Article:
While the Jeep Wrangler JK Unlimited cabin noise is not as bad as people make it out to be, it does get loud at freeway / highway speeds when it is windy. When I was driving back from SHOT Show / Las Vegas, the windows were howling at 20+ mph, and the cabin was definitely resonating. After research regarding the hard top insulation, I found that most people discovered the cabin temperatures were regulated particularly in warmer weather climates during the summer. With that, I added the Mopar 82212464AC Hard Top Headliner for the Jeep Wrangler JK Unlimited (4-Door).
I somewhat understand why Jeep would elect to make this an optional add-on, but I have a minor gripe with regards to this being so expensive ($495 add-on from factory, under $300 elsewhere with DIY install). The cost of the Freedom Hard Top is already expensive, so at this point, Jeep may as well make the head liner / insulation part of the top.
The Mopar hard top headliners are a moderately difficult install. I took off the front Freedom panels to install the head liners with the inside facing up, but in retrospect this wasn’t necessary, since I didn’t take off the actual hard top to install the rear passenger or cargo areas. The moderate difficulty comes into play when installing the rear passenger area and the cargo area. I had to remove the speaker bar to get adequate room to install the rear passenger headliner. Both the rear passenger and cargo area headliners are wide pieces, so it is a lot easier when you have two sets of hands to line everything up and get the adhesive unpeeled and pressed into place.
The Mopar 82212464AC Hard Top Headliner for the Jeep Wrangler JK Unlimited (4-Door) is a relatively pricey add-on at around $275 USD, give or take depending on where you buy it from. There are third-party alternatives at a lower cost, but I decided to go with Mopar for this accessory.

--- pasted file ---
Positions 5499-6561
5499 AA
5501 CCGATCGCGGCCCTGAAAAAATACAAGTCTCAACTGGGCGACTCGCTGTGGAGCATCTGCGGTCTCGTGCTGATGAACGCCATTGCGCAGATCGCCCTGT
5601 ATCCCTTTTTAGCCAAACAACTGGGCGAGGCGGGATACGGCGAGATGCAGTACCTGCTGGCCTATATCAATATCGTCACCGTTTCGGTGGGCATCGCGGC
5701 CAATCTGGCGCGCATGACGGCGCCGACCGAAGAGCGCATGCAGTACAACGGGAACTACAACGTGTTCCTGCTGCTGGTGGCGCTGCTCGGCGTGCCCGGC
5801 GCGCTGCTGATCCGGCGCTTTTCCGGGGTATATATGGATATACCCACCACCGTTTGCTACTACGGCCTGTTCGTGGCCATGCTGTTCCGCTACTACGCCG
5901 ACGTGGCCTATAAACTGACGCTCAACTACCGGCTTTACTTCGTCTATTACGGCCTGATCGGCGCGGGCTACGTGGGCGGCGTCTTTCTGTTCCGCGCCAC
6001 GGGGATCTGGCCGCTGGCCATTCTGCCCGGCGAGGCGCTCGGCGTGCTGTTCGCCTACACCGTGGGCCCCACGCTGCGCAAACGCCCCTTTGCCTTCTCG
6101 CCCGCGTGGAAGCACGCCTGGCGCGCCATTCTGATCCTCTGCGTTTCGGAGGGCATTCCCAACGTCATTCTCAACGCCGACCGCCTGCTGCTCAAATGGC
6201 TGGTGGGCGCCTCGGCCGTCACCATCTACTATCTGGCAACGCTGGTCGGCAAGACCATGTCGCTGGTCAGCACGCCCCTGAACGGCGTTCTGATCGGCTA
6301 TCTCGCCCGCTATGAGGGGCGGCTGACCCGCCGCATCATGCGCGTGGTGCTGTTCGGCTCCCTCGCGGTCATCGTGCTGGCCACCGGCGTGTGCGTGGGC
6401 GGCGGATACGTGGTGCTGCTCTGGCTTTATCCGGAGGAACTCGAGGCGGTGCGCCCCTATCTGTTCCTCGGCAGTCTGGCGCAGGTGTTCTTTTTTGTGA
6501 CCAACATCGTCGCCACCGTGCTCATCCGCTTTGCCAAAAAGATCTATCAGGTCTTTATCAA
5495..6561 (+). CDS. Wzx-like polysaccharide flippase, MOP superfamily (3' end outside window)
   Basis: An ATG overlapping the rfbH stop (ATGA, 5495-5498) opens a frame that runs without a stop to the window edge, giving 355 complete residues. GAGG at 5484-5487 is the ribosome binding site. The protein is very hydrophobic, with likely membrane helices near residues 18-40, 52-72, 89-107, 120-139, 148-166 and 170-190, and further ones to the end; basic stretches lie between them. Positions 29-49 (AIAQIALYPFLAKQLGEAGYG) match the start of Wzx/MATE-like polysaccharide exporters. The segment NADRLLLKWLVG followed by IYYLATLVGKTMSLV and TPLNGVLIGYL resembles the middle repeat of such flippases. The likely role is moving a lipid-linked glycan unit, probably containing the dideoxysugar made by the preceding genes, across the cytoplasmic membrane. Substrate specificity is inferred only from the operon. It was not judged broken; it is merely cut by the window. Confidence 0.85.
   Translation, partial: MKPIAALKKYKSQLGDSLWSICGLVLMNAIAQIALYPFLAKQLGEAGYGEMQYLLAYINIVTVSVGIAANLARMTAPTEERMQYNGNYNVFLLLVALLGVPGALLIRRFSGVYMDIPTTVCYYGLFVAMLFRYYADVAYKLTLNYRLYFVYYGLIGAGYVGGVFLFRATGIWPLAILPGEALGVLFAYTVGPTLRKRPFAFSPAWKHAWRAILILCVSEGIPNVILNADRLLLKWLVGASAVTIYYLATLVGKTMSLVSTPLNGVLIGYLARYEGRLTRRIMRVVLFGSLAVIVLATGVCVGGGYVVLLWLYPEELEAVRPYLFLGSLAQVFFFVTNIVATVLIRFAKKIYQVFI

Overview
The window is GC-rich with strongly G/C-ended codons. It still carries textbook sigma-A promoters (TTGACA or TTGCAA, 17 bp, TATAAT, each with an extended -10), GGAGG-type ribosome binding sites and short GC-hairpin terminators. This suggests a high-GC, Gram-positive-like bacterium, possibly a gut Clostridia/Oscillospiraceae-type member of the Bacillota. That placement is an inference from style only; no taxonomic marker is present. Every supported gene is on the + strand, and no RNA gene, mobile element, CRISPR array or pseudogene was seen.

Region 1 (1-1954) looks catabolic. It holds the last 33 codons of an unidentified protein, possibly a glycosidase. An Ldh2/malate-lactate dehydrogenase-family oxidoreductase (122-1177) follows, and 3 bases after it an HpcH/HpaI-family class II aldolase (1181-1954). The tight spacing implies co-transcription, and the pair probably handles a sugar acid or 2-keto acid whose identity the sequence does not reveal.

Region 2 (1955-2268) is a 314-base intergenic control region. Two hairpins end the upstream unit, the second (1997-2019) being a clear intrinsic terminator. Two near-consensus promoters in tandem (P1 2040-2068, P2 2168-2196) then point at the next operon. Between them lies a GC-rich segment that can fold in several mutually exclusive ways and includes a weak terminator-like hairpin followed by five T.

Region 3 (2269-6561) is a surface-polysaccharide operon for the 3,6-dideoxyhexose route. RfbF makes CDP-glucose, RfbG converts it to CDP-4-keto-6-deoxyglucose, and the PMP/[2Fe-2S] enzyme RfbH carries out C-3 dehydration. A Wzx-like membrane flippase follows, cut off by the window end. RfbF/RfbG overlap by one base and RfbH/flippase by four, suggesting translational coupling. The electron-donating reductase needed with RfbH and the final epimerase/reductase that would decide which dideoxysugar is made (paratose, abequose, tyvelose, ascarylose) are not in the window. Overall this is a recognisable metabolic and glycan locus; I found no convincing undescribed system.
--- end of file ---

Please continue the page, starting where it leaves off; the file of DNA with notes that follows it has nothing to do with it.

I don’t want to say this is a must have feature, but I guess I gripe about this because I feel like it is something I should not have had to request / install as an optional feature.
But one cool aspect for me with the hard top headliners, is that I finally have a place to stick all the morale patches I have acquired over the years from firearms industry companies. I have thrown a few patches on my drivers side headliner for decoration.
Along the same lines as grumbling about the lack of the headliners from the factory, I also dislike the lack of all-weather mats by default, especially in a Rubicon trim. No one who buys a Wrangler, particularly a Rubicon, wants regular fabric floor mats. Jeep should include all-weather mats as standard features, or at least include those with the Rubicon (or even Sahara) packages on up.
They work great, but the WeatherTech FloorLiner mats are more of a rigid plastic as opposed to rubber. WeatherTech calls it “High-Density Tri-Extruded (HDTE)” material and claims it has the friction surface similar to carpet. In some regards this is true, particularly once the mats are worn in.
But when clean and like-new, they are a bit slippery depending on the shoe tread type. In retrospect, I should have opted for a rubber cargo liner instead, in order to have better grip for any bags and gear I store in the back. But I am quite happy with the fit and design of the WeatherTech FloorLiner mats for the JK Unlimited. They fit perfectly.